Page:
The proposal offered by Democrats is a "feed-in tariff" which is simply a mechanism for subsidizing the high cost of renewable energy. The CLEW report offers a wide range from $30 per ton of CO2 up to $500 per ton. Their report, however, uses national numbers. The numbers are misleading. In other parts of the country, wind energy, for example, would be replacing coal. In Washington, wind or solar energy would replace hydro or natural gas.

Using numbers from the Energy Information Administration, a subsidy of five cents per kilowatt hour (kWh) yields a cost of about $370 to reduce a ton of carbon. A subsidy of 15 cents, as is currently offered to purchase solar panels in Washington, would skyrocket to $1,110 per ton. Washington also subsidizes the purchase of locally built solar panels at the astronomical rate of 54 cents per kWh, which amounts to nearly $4,000 per ton of carbon reduced, compared to $11.34 per ton reduced in California.

The simple reality is that while reducing carbon emissions from electricity production seems easy, Washington's energy is so decarbonized already, it is an extremely ineffective way to reduce emissions.

Cost to Reduce One Ton of CO2: $370 - $4,000

 

Green Building Standards

Despite the abysmal record of these standards, green building standards seem to be a default suggestion anytime there is a discussion of cutting carbon emissions. Numerous studies, including one by the state legislature's own auditing agency, the Joint Legislative Audit Review Committee (JLARC), finds the standards do not live up to their promise of helping the environment.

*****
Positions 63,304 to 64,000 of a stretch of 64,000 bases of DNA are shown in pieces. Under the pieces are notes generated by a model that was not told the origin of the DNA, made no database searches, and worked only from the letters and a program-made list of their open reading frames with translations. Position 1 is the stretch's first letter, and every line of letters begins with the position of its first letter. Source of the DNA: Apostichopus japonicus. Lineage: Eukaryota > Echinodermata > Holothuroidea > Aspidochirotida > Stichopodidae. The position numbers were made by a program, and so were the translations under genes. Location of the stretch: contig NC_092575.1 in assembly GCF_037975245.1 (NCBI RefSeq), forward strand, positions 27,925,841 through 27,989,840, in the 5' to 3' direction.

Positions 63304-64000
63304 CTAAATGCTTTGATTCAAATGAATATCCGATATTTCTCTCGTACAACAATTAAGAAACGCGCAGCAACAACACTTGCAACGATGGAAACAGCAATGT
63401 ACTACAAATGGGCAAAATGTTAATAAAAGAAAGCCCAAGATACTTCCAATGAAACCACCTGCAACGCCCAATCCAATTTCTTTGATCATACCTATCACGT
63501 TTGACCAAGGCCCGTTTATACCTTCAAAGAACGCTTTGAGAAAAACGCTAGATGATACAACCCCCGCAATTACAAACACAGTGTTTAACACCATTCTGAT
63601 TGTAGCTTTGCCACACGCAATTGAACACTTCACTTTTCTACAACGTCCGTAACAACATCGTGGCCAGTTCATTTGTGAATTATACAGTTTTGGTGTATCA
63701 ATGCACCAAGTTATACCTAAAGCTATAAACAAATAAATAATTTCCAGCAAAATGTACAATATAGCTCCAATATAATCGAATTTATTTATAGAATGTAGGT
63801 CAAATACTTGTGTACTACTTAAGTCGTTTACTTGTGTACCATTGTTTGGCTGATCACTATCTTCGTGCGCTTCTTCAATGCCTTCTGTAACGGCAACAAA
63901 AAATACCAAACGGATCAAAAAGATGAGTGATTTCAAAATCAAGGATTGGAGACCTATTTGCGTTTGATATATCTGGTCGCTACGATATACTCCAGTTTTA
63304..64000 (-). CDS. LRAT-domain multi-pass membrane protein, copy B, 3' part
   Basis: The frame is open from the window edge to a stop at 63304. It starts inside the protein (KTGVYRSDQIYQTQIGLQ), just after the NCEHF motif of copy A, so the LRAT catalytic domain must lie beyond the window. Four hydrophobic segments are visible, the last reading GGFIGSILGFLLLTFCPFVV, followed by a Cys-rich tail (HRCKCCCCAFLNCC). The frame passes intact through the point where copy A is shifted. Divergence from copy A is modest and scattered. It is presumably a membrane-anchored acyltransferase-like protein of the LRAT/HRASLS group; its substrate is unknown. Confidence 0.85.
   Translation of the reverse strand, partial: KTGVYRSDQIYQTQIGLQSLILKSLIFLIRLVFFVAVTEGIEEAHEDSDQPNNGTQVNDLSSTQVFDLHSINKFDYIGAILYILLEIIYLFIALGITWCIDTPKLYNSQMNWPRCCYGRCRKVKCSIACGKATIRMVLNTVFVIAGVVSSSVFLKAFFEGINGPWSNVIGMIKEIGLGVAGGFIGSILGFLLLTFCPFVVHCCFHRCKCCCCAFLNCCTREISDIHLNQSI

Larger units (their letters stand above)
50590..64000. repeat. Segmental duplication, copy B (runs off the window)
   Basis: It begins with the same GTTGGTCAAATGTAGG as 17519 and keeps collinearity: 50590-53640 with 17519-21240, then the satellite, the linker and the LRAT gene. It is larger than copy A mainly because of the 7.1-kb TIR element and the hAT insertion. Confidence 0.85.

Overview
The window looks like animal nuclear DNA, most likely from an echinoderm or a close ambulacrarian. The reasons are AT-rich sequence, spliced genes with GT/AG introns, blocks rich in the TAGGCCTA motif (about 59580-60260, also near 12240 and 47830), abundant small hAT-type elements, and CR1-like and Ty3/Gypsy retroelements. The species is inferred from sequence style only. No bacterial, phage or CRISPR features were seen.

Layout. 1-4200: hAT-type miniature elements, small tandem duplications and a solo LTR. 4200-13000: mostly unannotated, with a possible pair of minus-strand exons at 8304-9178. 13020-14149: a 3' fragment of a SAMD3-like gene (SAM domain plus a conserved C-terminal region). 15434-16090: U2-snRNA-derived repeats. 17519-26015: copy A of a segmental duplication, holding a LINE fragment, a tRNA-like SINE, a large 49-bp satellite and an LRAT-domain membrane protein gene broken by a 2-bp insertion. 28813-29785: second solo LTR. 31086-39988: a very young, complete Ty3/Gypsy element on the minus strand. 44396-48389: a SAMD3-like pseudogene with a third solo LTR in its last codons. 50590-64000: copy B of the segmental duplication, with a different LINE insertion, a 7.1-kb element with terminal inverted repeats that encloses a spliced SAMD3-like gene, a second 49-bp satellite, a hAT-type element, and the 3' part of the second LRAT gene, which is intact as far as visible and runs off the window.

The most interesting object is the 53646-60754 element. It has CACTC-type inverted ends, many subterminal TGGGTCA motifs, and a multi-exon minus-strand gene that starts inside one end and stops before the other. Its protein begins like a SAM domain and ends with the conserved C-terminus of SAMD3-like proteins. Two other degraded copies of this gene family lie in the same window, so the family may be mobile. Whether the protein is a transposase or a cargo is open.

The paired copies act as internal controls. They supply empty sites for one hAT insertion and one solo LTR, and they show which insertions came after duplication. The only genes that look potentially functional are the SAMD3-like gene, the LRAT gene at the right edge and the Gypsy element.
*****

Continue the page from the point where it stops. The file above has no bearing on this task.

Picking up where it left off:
As JLARC found, half of the "green" schools in Washington state actually perform worse than the average school in the same district in energy use. These “green” schools are spending more to get a less efficient building.

Assuming that schools are, in fact, six percent more efficient on average as JLARC found, the total cost per ton of CO2 reduced is about $1,800. Again, the price is high because reducing electricity use is expensive and yields tiny reductions in CO2. The analysis demonstrates “green” building standards are ineffective at cutting carbon emissions.

Cost to Reduce One Ton of CO2: $1,800

 

Incentivize Clean Cars

The State of Washington already does a tremendous amount to promote clean cars. Buyers of electric vehicles do not have to pay sales tax. Washington state taxpayers pay to build electric car-charging stations. It is difficult to know what is being suggested here, since the Democrats’ policy letter makes only a passing reference to "incentives for the purchase of clean cars."